I'm creating a scientific simulation library in Rust that I want to call from various languages. For now, let's assume I just want to use the Rust library from Python and JS (via WebAssembly).
I'm keen to use crates like wasm-bindgen and pyo3 to generate the language bindings automatically using various macros.
Since these bindgen libraries are not necessarily compatible with each other, I understand I will probably have to write some duplicate code to expose my library's API to different languages. My question is: are there any best practices for doing this sort of thing? Ideally, I'd like to expose the same API to each language and minimize the amount of redundant code.
Sounds to me like you need to create your simulation library as a stand alone thing. A crate of its own I guess. Then create the JS and Python wrappers as separate items.
Yes, I think you're right. I'll put core functionality in one crate, as part of a Rust workspace, and create a separate crate for each external language.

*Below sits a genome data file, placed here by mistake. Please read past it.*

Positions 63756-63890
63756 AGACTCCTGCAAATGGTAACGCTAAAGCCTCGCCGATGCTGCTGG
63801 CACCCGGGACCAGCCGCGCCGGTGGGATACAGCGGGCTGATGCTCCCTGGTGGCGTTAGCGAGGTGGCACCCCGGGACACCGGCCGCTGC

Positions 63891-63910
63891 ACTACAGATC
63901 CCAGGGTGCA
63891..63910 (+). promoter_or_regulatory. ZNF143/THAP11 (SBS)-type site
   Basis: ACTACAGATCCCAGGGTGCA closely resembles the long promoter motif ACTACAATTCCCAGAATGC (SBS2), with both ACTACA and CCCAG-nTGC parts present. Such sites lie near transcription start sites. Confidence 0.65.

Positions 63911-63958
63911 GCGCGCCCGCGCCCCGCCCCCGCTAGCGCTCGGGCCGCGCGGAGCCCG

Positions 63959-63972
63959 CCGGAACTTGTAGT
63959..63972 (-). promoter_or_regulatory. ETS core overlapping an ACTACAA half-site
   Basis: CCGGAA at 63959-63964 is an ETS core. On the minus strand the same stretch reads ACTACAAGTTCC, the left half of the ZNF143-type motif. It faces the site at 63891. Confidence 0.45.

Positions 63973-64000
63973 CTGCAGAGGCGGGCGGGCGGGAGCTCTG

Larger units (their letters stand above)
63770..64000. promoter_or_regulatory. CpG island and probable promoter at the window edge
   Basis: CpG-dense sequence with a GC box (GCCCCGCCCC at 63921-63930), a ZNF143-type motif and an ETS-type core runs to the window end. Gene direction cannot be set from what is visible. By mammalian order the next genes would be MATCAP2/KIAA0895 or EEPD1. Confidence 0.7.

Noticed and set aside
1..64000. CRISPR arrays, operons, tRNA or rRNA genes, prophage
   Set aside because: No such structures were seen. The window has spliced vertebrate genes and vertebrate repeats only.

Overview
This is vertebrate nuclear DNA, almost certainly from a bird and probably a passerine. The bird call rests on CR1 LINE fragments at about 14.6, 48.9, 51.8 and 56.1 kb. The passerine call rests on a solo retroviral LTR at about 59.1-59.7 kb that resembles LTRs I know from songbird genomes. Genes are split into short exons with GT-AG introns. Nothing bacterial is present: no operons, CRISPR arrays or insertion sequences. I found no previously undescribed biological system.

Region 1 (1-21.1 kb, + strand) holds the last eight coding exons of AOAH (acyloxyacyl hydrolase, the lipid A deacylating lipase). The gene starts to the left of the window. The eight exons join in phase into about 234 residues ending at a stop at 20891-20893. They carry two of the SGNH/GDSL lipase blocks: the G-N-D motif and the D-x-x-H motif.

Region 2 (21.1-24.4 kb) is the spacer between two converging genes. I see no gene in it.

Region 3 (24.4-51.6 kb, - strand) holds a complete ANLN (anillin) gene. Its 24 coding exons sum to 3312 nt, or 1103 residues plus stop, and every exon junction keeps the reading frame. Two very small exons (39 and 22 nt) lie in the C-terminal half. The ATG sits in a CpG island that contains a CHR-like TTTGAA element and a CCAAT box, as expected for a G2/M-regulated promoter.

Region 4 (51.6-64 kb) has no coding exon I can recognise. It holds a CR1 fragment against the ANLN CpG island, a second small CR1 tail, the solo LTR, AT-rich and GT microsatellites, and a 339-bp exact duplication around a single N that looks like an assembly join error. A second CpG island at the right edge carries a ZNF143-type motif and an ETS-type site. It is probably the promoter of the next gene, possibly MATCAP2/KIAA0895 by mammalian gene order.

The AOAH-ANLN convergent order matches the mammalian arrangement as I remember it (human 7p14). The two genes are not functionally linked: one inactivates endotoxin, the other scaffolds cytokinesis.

A bit of searching brought up UniFFI and Diplomat, which can auto-generate bindings for multiple languages. These might be worth looking into for anyone facing the same problem.
Also have a look at the API design of 0mq vs the API of its Python bindings. While the Python bindings are of course more pythonic than the C api, the similarity between them makes it easy to use one API if you've used the library in the other language, and in that respect 0mq and its Python bindings are a pretty nice example.
Thanks, I've taken a look. I've given up thinking an automated tool can solve all my problems. There just isn't any substitute for thoughtful design.
In my experience, the best way to approach this is to write the bindings for each crate manually and keep them in the same repo as your crate to make sure the packages stay in sync.
Automated tools that can generate bindings for each language are convenient for the developer, but have the downside that the generated code feels clunky and unidiomatic for the user. It's hard to automatically generate code that feels idiomatic because different programming languages want to write code in different ways. Maybe developments in AI will change that, but for now nothing beats a human touch.
Absolutely, it's good to get confirmation from several people that automation isn't the silver bullet. I suspected it all along but was afraid I was missing something.
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